Author: Van Kaam
Encountering Spirituality and the Gentle Life in a massive luck-of-the-selection Christian eBay book lot, Van Kaam’s promised examination of true gentleness and deepening spiritual dedication to God was promisingly intense and thoughtful. From 1974, this little known (and now out of print book) seemed like a treasure trove when I first started reading. Dispelling the mythology that gentleness equates to weakness, Kaam deliberates what gentleness truly is and how false gentleness (as a certain timidity and a front) are excessively damaging to the individual and the perception of religion. To me, this was fascinating that gentleness, by its definition, did not mean taking cruelty on the chin and always being, as it were, the nice guy. This is where the strength of the book becomes apparent.
The calm, deliberate examination of gentleness and the ramifications of the emotional and mental harm of keeping up a gentle front were compellingly argued. It reminded me of a song my yoga teacher likes to play during Shavasana (the rest period at the conclusion) which stated “be gentle with yourself.” Here, the gentleness is more like a forgiveness, an understanding of limitations, and an acceptance of the world and injustice without being self-destructive, nihilistic, or overly bitter. It’s a tight rope to walk – one we are destined to fail – as this is an attitude shift and a shift in perception. Kaam notes that it is not always the correct response, but as a base resting state of the mind, is the only way to be open to the possibilities and the meanings of life. Once this inner tranquility, this gentleness of acceptance, takes over, Kaam argues that then, and only then, are we able to hear God through all the static and put aside the demands of life to heed the spiritual dimension and grow religiously.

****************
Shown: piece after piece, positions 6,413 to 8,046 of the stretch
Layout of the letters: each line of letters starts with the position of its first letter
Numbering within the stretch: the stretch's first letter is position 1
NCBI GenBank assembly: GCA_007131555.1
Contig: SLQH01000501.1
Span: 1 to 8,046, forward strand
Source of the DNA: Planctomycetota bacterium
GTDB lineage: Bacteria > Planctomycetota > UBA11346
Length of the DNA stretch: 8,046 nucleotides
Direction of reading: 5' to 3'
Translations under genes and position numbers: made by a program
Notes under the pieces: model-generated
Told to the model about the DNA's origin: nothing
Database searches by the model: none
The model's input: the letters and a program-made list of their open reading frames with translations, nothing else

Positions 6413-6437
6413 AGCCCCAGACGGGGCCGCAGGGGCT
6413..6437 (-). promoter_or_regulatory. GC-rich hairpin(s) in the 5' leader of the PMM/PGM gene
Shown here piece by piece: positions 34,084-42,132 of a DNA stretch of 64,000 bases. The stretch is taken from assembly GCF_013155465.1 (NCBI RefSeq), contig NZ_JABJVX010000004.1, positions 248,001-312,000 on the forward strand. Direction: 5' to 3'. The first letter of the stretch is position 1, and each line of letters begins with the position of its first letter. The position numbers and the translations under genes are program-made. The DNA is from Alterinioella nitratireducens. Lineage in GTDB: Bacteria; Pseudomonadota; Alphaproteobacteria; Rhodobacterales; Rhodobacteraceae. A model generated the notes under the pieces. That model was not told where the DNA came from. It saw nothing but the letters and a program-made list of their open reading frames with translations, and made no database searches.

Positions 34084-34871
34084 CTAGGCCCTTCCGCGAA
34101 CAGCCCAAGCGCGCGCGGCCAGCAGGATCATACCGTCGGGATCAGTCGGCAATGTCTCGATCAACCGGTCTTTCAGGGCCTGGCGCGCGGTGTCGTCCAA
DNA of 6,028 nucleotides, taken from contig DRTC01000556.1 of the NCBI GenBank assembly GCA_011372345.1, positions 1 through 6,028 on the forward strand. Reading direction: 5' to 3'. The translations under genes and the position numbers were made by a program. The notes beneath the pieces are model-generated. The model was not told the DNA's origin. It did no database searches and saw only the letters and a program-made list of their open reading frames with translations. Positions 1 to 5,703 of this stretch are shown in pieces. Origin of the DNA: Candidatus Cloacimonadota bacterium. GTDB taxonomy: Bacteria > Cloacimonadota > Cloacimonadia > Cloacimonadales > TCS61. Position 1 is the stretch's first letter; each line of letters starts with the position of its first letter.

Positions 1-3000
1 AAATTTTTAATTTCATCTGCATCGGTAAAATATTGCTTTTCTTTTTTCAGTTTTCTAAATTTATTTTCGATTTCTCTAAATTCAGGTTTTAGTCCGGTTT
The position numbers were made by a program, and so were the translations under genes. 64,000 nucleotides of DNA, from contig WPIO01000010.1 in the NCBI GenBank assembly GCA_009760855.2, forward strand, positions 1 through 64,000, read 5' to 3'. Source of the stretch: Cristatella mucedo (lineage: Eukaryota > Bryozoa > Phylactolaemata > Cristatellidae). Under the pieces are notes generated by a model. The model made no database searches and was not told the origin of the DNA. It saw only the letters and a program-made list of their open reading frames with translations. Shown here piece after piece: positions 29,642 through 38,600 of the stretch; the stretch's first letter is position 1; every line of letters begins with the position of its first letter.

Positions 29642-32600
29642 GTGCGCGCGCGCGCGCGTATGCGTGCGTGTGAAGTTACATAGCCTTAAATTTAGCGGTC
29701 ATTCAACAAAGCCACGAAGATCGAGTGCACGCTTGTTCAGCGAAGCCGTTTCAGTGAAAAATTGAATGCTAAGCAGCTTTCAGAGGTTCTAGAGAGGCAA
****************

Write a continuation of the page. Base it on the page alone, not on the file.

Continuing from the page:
The text is well paced, the position elaborated and explained convincingly, with plenty of details. At first, readers feel that an undiscovered gem, a Christian classic along the lines of a less savvy C.S. Lewis has been discovered. The first half of the book is so illuminating, this simple and intriguing principle to effectively not get all wound up in things (something I should certainly listen to) is a common sense antidote to our inability to hear or experience the deeper things in life because of all the ephemeral distractions. It was a book I adamantly devoured, curled up on my boyfriend’s couch repeating randomly every few minutes “you have to read this.”
But then, the straight forward simple philosophy continued repeating itself. Essentially, the book should have ended half way. The idea, at first so brilliantly explained becomes rather old hat and it’s difficult to be gentle and patient with the text. We get this foundational principle and it’s great, now let’s move on to the meatier portions of the argument and see the text grow in complexity as our spirituality should. This is where Spirituality and the Gentle Life, compelling as it mostly is, loses its status as a must read and becomes just another Christian self-help book neither better nor worse than all of the others out there. The text needed to lead to some fruition instead of finding different ways to repeat back what it had already established so well. It’s a helpful but not an extraordinary book, something worth reading if you have it (or discover it in another jumbo book lot) but not a title to be especially tracked down. I’d be willing to read more Van Kaam for sure. The spark is here, but the kindled flame is allowed to die instead of being encouraged to grow.
– Frances Carden